This enables you to defer decisions & commitment to the last responsible moment, a time when usually more information & context is available allowing your team to be more agile compared to SCRUM time-boxes…

Well, this certainly sounds more like a project process that would actually work in the world we live in. Here’s another good discussion:

When to dump Scrum for Kanban

Kanban is useful when requirements and priorities change quickly and often. This becomes evident in teams who can see that their Sprint Planning doesn’t quite hold up for the entire Sprint duration. Kanban helps you react faster, but…

Contrary to popular belief, in Kanban, it’s not only about reacting faster, it’s about being closer to a state of Zen

But how do you get there? Simply prioritize: focus over speed

Well, that sounds worth a try. Let’s see what tools are out there:

Blossom is from the fellow who wrote that first article up there that got our attention; pricing is $19/month for 5 seats, $59/15, $149/25.

There’s approximately a zillion other Kanban tools, but these two seem widely well regarded for getting your feet wet:

Kanban Toolpricing is $5/user/month or $9 with time tracking, and a basic 2-user free one too.

LeanKitpricing is free to 10 users for basic features, $15/20 user/month for more

Us, we’re going to give Kanban Tool a shot, since the price is right and Adding tasks with Siri on iOS devices sounds pretty cool. But as always, if you have any particular recommendations of tools of this type you’ve tried and can recommend, or recommend against, please share!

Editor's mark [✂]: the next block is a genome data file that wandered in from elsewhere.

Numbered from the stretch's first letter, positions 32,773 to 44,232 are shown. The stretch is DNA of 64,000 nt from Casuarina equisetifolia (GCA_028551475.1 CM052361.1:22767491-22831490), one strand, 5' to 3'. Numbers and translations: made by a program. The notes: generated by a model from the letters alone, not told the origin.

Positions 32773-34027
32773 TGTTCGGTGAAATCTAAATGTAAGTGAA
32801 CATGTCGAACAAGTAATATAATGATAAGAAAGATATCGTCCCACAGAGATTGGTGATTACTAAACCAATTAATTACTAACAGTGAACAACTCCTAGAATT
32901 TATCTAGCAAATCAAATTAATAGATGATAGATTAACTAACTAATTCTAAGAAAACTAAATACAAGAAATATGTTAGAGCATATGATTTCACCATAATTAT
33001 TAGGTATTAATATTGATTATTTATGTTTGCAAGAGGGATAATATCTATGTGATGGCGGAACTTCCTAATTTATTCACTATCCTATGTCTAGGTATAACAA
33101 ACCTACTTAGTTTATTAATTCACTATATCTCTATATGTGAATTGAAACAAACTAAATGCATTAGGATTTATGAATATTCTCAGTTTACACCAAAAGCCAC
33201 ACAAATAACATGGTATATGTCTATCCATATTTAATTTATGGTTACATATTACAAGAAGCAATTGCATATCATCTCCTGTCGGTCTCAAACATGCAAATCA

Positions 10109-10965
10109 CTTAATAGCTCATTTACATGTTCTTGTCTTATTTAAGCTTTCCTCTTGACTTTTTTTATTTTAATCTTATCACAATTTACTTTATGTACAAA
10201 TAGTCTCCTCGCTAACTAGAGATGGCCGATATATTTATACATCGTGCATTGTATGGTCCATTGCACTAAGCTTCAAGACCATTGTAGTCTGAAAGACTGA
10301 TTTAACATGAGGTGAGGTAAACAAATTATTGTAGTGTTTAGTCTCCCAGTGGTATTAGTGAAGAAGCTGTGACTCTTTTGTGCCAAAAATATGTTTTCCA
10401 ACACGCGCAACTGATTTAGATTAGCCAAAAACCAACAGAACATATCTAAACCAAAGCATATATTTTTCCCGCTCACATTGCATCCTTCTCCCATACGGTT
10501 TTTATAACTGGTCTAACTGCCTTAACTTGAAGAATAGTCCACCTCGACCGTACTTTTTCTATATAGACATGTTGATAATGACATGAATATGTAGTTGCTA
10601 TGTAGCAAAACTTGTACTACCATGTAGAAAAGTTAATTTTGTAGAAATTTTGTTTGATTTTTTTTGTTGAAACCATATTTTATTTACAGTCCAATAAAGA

UPDATES:

Why SCRUM Backlogs lead to bad Product Decisions

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Affilate API: Uber

Got an app with a map? This might be of interest to you:

Introducing The Uber API

As of today, we officially open—to all developers—access to many of the primitives that power Uber’s magical experience. Apps can pass a destination address to the Uber app, display pickup times, provide fare estimates, access trip history and more.

Note that ‘more’ does not currently include ‘actually call for a ride or anything’ though,

What about requesting a ride? Yes, we’ve implemented that endpoint as well, but because calling it immediately dispatches a real driver in the real world, we’re releasing it in a more controlled fashion, starting with a small set of partners. Stay tuned for more on that, and please let us know if you’re interested in being added to the whitelist.

OK then. So what’s in this new Affiliate Program for us exactly?